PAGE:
And just for the record, the other person was...

...Simon Needham. So I was fairly persistant, completely persistant there, in not watching what he was shooting, just focus my mind on shooting one and one arrow and getting them in the middle. To start with I trailed a bit, so I thought well OK, well that's it really, and then picked up at the end, which I didn't really know until the last arrows had been shot and we went up to count them. As far as I can recall, his worst end was the last one, which I didn't watch.

Did he watch you, do you think?

That was my impression and I shot much faster than he did.

From that stage you, well you obviously went through to the final, against [current world no 2 Gents Compound] Mike Peart, but wasn't it at that stage that certain contriversial events took place?

Yes and no. Someone had come up to me I think after the quarter finals and asked me what nationality I was, and nothing more happened and then it was only after the semi-finals that they raised the issue again. No-one came and said anything before the semi-finals although they already knew that I was Norwegian.

So for final, what position were you in, because you did shoot in the final, but you weren't eligible to win it, is that correct?

Yes. That was strictly speaking a mock final. We were going to shoot it, but I would not count on the score in the end. I believe I got a "token" silver medal but that didn't actually count so 4th place went up to 3rd place and 3rd place up to 2nd place.

How embarrassing do you think it would have been if you had actually won the, well admittedly the token final. If effectively the winner of the British Championships had to be disqualified on the grounds of nationality.

My impression was that the judges drew a sigh of relief when I didn't win the final.

That speaks volumes by itself. I'd like to move on to more general aspects of shooting. You don't show a great deal of emotion when you are on the line, what do you think are the most important aspects of having a good temperment?

If I have one, yes.

Do you?

I suppose I am relatively calm as a person. I try to focus on, well I try to keep my focus on only doing the sport, which I enjoy and strictly speaking, when you're on the line, you're not doing anything else than what you're doing in practice. This is not to say that I can block out the competition scenario at all, but it may be that I am reasonably good at keeping my focus on doing the sport I enjoy. I have the impression that many people hate the sport, when they are doing it in a competition... occasionally that seems to come across.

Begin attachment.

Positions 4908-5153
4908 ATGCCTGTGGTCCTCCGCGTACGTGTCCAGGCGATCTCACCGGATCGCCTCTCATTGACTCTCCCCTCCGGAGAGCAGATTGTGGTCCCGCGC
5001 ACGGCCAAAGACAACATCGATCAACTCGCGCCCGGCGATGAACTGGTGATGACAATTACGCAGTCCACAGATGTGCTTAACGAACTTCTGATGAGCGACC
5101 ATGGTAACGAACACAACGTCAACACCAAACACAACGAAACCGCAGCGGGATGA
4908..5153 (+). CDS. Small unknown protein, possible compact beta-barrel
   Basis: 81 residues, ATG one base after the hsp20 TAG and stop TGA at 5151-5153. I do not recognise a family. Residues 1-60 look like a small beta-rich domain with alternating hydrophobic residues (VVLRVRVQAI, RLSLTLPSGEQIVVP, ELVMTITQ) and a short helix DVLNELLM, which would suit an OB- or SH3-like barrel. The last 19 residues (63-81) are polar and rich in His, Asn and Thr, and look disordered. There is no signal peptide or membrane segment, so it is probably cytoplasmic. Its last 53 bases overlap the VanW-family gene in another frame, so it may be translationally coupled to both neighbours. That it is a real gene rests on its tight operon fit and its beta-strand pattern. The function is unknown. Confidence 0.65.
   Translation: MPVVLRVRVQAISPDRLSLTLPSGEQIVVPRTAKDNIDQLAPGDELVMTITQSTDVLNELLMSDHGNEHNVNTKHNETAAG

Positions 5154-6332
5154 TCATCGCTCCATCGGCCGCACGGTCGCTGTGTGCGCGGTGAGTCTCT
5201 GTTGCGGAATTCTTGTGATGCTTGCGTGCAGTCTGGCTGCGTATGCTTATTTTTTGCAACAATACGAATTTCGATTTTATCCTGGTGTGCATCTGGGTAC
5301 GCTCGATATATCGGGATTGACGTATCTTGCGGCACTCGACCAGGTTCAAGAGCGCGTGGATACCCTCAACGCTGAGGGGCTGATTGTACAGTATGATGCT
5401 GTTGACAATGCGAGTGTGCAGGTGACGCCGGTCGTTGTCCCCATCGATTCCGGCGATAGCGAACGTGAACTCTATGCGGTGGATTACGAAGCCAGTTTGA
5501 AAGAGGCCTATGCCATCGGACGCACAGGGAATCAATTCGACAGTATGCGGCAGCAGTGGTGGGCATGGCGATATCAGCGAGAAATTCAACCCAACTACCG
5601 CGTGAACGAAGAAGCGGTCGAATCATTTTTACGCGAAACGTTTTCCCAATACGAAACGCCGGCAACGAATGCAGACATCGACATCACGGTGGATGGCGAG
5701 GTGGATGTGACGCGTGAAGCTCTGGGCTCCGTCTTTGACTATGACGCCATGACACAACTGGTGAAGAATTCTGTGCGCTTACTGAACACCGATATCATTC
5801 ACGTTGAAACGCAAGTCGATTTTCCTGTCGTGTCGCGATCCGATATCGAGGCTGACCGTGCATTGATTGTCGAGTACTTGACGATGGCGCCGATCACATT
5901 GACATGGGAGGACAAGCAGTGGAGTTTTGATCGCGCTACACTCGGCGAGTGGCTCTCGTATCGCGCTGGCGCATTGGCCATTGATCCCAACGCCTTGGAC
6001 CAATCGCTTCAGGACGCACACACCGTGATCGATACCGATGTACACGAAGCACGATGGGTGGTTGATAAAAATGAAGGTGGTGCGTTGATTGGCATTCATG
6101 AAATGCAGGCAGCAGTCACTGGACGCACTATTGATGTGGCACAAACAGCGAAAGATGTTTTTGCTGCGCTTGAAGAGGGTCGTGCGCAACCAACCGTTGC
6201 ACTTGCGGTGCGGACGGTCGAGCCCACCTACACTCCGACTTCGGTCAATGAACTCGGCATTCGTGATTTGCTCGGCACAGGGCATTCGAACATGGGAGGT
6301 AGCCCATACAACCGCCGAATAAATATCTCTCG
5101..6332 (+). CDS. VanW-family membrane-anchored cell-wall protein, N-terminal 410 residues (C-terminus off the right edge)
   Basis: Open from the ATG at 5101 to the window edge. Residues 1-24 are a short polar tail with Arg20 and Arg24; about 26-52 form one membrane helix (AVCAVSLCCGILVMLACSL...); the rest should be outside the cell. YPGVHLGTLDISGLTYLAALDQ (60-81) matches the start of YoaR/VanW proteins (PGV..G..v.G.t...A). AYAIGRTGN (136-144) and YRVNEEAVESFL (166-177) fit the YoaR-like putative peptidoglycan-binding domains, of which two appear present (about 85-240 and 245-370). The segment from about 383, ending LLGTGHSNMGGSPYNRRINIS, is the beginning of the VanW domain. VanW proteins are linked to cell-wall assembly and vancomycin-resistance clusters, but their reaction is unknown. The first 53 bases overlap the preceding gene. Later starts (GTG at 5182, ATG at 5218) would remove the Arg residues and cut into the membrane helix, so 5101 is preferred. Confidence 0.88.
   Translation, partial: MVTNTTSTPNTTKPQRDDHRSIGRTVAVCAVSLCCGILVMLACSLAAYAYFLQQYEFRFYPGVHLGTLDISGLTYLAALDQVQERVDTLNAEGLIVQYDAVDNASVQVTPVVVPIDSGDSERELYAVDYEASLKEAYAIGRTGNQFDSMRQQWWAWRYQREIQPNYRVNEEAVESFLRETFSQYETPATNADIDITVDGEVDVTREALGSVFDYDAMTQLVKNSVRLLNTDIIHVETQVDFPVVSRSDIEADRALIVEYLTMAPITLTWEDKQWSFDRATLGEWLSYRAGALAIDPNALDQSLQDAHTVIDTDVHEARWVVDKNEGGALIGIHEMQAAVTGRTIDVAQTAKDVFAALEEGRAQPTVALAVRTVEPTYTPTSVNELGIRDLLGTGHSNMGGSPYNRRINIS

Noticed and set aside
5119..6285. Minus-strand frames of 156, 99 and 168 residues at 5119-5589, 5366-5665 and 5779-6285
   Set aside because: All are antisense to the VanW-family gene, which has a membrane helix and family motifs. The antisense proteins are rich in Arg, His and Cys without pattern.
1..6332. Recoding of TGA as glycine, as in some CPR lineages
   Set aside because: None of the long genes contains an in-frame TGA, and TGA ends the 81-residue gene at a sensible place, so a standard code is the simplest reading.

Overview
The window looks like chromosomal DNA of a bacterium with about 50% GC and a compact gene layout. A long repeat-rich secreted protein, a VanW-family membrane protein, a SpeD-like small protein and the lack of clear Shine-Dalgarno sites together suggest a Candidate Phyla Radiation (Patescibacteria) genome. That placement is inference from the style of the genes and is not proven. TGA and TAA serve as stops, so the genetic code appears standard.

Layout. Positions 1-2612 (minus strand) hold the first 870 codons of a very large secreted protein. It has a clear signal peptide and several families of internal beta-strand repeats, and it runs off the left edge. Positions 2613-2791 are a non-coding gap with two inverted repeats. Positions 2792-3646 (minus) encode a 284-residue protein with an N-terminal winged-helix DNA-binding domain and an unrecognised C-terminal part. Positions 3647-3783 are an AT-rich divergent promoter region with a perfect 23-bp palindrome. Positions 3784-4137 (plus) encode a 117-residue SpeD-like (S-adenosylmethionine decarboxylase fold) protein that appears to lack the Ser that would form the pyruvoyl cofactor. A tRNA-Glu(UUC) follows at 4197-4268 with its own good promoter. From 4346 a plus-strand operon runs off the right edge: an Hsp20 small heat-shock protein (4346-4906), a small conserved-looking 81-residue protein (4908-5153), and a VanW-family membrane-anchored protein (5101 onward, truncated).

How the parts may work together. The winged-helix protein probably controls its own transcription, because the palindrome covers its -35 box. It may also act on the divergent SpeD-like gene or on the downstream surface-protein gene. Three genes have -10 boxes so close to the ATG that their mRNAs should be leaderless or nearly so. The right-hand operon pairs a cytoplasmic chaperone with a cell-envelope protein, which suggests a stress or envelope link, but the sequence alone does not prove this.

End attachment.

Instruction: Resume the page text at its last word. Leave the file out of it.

Do you think, possibly slightly tenuous, that your national service training in Norway had anything to do with this? You can say no.

I can't say that there is a direct link, but National Service does train your patience, in a sense because you are being bullied around and you never whinge. So possibly, but I don't think there is a clear link there.

Now Edinburgh and Heriot-Watt, city rivals of course, face each other three times in the next couple of week, in the SUSF League, SUSF Champs and at BUSA Champs. You've not been following the season very much to date I know. Will you be shooting and have you got any predictions?

In terms of who will win the matches I have absolutely no idea. It would all be specualtion. As to will be shooting, I haven't really made a decision on that. I could shoot although I doubt I'd shoot particularly well, or be much use for the team really [!]. Just at the moment my focus is on the thesis, so it's unlikely that I will be able to put in the level of practice required. To go back to one of the earlier questions of Edinburgh having on paper a very strong team, well it's only very strong on paper then past performance doesn't count for very much if you can't keep it up, then it's a matter of practising a lot, so a "paper team" is not that good.